"The artist works on the act of the liberation in an abstract way. She carries out an act of the self-liberation, while she frees herself with the help of a sissle from long ropes fastened at the roof and to the hair. She cuts off a part of her hair and in this way dissociates herself from a piece of herself. This work can be seen as a vital discussion about the question on the sense of life, that is partly characterised by striving for freedom. Particularly, because hair can be considered as a symbol of life. The name of the Performance installation "Atropos" is related to the Greek myth of the moira, the goddnesses of fate. Atropos, who is one of them splits according to the myth the fate threads of the life with a sissle. The artist shows with the radical act of the hair-cut a way out. She takes fate into her own hands and frees herself, like Atropos did. At least the act of the cutting can be seen as an attempt of liberation in itself."
Konstantin Kofta created his own label, Kofta which combines seemingly contradictory elements outside the traditional canons of the fashion industry. His garments are sensual, effortlessly elegant, practical and wearable. Kofta uses rough skin, irregular shapes and unique scents to create a totally new vision of the attire as a whole. Designer Konstantin Kofta combines rural and urban perceptions, and embraces the unintentional and unexpected, which provide inspiration for current and future collections. Each collection appears as a form of art installation.
" I found a list of 10 psychopathic traits on the internet. Each trait corresponds to that individual's personality in some way. I found these interesting as they just seemed like normal aspects of everyone's personalities and also certain celebrities and figures of authority." - Thomas Fowler
Bertrand Flachot is a photographer and artist French, graduated from the Ecole Nationale des Arts Decorative. The latter moved there twenty years in the Seine-et-marnaise campaign, installing his workshop near a wooded lot. This small forest, the artist looks change with the seasons, became an inspiration vector and the main subject of his creations. The photographs of trees and landscapes become a drawing medium, the pencil accentuating the chaotic mesh plant for rendering paradoxically very delicate.
" The pictures forming in my head are ones of domination over nature, the struggle of animals in a changing world, and the effects of a changing world on the animals and humans. Women became the metaphor for mother nature as wild and sexual thing exploited and explored in my work, and animals became the subjects of examining abnormalities and evolution. Taking ideas that I had learned from ideas on feminism, I began to draw parallels in our ways of controlling and objectifying women to how we also think about the earth and it’s resources therein." - Hannah Faith Yata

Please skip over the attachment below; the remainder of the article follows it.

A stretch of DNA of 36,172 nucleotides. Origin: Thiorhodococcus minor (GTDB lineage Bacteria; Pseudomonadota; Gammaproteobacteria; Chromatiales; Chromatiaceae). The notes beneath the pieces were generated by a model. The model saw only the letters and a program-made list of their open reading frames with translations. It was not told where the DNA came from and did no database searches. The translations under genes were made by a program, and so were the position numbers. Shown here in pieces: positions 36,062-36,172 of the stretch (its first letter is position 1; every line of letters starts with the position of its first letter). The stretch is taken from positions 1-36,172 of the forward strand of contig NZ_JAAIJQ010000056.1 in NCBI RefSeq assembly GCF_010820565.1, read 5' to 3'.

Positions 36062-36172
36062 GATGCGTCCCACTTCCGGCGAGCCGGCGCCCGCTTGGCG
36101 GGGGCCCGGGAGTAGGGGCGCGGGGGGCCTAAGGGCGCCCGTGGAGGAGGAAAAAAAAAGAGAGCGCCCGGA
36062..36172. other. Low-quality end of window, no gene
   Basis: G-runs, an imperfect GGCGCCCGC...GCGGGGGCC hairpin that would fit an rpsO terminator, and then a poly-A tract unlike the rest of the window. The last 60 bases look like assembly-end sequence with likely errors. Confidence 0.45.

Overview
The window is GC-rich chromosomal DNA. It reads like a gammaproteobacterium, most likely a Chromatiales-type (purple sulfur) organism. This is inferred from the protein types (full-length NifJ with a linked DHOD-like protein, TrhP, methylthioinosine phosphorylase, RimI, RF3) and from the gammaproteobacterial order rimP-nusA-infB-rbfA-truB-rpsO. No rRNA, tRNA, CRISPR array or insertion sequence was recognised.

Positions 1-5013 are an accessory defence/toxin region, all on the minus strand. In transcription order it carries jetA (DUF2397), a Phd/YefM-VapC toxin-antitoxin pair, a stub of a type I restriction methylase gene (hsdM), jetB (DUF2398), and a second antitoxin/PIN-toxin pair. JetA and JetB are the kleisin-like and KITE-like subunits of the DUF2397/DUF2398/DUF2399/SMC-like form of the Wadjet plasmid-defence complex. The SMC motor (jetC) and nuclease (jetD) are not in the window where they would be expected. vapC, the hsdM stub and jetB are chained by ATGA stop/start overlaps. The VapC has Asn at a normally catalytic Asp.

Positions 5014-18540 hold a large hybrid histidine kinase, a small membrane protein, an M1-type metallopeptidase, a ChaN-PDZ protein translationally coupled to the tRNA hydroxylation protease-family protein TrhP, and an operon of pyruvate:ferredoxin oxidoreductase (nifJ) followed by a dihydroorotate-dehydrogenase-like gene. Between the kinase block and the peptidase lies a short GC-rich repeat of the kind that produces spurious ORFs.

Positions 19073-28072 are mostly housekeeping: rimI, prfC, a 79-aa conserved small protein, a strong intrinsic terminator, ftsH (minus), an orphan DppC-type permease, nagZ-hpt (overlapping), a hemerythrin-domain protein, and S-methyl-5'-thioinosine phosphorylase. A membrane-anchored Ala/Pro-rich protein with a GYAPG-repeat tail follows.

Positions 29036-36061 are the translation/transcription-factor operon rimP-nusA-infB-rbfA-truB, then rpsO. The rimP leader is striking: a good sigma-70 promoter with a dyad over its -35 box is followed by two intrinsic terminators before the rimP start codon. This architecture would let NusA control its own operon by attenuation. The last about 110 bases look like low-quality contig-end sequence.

Tigran Tsitoghdzyan was born in 1976 in Yerevan, Armenia. Since when he was very young he passed his days painting and drawing. He found his universe when he discovered the oil paints at the age of 5. Very soon he was noticed by Henrik Iguitian, an art critic, founder and director of Modern Art Museum and Children Art Museum in Yerevan. He organized Tigran's first personal exhibition with one hundred works when Tigran was ten years old. The exhibition started in Yerevan, and then continued in the cities of Spain and USA. In the following years Tigran had numerous exhibitions in Armenia, Russia, West Europe and United States.
Catherine Creaney's work is exhibited throughout Ireland and the UK. Her work encompasses both abstraction and portraiture. She has taken part in numerous exhibitions in Northern Ireland and has had work exhibited at the RUA Annual Exhibition on several occassions.
Zeren Badar is a self-taught photographer who lives currently in NYC. He is originally from Turkey. He is obsessed with art. He enjoys long walks all around Manhattan and take long breaks at art shows.
Eddi Prabandono is an artist who involves design, planning, and construction in creating his large-scale pieces. He did not work on his pieces alone. Just like in a project, Eddi Prabandono involved many workers: to create designs and even work plans. Often, he employed construction plans that need [careful] calculation. However, his pieces did not turn into structural things, because of the way he incorporated the evolution of languages of expressions in creating them. (viaPrimae Noctis and Indo Art Now)
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